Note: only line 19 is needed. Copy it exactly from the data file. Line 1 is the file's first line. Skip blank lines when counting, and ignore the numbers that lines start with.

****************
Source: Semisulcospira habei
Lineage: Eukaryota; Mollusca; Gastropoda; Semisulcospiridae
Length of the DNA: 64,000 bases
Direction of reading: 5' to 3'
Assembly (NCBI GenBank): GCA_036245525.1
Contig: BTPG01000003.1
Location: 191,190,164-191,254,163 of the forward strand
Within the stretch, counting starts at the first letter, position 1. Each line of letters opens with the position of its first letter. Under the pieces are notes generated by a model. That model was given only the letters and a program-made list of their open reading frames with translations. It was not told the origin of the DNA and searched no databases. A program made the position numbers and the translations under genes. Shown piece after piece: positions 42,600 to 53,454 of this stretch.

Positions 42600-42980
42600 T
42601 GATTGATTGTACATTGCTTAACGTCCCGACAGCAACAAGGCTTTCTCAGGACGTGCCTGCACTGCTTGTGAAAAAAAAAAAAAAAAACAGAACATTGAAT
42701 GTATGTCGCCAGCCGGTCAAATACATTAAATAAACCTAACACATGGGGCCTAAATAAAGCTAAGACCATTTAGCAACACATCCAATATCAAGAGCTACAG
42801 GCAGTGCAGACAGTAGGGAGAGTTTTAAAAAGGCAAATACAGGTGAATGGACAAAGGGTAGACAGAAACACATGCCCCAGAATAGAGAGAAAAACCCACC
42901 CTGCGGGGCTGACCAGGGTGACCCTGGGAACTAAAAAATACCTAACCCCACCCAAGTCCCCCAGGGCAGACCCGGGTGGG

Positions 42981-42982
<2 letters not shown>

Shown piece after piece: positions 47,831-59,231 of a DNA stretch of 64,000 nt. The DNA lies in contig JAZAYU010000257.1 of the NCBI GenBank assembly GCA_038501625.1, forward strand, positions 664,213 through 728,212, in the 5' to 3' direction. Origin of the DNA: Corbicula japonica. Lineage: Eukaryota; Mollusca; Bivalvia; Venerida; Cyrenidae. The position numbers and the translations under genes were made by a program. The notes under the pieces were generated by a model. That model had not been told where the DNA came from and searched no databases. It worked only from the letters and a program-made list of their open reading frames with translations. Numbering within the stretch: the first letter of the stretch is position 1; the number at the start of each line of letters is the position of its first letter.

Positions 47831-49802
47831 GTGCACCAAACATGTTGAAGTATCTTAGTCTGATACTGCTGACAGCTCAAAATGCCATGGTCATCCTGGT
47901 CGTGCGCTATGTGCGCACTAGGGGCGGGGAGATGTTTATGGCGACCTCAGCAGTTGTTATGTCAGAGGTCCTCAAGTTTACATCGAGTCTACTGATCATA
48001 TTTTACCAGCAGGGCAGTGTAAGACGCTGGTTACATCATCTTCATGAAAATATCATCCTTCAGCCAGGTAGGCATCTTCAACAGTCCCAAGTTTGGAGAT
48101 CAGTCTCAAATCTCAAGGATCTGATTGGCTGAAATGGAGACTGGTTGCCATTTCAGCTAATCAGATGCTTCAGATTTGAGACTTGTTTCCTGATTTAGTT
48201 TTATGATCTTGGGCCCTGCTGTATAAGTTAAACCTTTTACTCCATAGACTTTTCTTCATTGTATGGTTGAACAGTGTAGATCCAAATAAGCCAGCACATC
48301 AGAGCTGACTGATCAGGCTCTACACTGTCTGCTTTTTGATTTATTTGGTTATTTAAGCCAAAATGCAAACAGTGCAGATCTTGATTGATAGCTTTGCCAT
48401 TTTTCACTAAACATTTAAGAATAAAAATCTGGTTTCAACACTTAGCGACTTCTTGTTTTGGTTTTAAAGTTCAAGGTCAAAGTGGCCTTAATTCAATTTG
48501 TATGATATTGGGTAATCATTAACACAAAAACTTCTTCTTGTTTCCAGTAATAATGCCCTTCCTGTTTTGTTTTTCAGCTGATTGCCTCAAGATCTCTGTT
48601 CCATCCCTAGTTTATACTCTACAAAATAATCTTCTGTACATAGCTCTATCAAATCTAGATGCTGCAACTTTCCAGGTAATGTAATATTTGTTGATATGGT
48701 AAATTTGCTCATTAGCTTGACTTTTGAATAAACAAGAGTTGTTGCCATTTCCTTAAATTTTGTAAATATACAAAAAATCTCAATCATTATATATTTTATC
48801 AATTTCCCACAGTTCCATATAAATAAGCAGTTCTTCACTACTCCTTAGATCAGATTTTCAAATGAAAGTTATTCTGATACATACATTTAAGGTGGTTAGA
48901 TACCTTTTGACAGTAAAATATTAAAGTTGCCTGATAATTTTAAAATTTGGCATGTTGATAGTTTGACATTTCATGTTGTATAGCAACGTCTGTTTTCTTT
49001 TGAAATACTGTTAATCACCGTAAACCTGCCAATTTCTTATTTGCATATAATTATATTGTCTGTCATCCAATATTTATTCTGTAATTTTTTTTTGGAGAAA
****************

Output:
47831 GTGCACCAAACATGTTGAAGTATCTTAGTCTGATACTGCTGACAGCTCAAAATGCCATGGTCATCCTGGT